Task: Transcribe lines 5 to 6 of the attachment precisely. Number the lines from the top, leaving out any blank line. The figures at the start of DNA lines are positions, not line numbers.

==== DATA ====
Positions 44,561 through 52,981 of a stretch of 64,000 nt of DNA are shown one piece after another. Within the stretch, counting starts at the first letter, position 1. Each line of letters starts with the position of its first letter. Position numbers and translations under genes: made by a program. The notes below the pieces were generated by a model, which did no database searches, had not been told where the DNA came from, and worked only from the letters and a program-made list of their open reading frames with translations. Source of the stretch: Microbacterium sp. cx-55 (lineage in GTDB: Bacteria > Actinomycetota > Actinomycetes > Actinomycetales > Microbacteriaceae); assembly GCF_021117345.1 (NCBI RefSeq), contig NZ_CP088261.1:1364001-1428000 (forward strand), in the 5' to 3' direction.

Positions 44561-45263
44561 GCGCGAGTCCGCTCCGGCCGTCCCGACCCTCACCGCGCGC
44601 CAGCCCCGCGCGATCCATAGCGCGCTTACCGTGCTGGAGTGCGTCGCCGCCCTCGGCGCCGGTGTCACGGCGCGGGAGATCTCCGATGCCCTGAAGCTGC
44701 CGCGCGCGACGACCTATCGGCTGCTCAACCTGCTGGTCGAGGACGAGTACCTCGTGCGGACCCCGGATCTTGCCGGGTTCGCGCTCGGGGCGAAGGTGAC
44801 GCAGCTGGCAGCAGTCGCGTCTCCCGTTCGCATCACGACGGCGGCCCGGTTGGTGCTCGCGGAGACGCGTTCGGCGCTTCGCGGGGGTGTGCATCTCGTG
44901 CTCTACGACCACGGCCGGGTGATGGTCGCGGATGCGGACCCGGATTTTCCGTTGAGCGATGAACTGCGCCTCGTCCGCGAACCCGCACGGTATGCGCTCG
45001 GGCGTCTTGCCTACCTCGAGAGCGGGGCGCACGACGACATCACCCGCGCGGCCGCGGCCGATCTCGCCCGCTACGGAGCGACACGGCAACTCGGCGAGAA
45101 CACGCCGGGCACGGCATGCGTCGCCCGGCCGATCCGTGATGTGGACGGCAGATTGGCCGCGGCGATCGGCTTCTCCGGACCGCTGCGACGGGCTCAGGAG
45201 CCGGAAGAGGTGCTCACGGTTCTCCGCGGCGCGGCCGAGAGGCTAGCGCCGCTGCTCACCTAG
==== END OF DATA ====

44701 CGCGCGCGACGACCTATCGGCTGCTCAACCTGCTGGTCGAGGACGAGTACCTCGTGCGGACCCCGGATCTTGCCGGGTTCGCGCTCGGGGCGAAGGTGAC
44801 GCAGCTGGCAGCAGTCGCGTCTCCCGTTCGCATCACGACGGCGGCCCGGTTGGTGCTCGCGGAGACGCGTTCGGCGCTTCGCGGGGGTGTGCATCTCGTG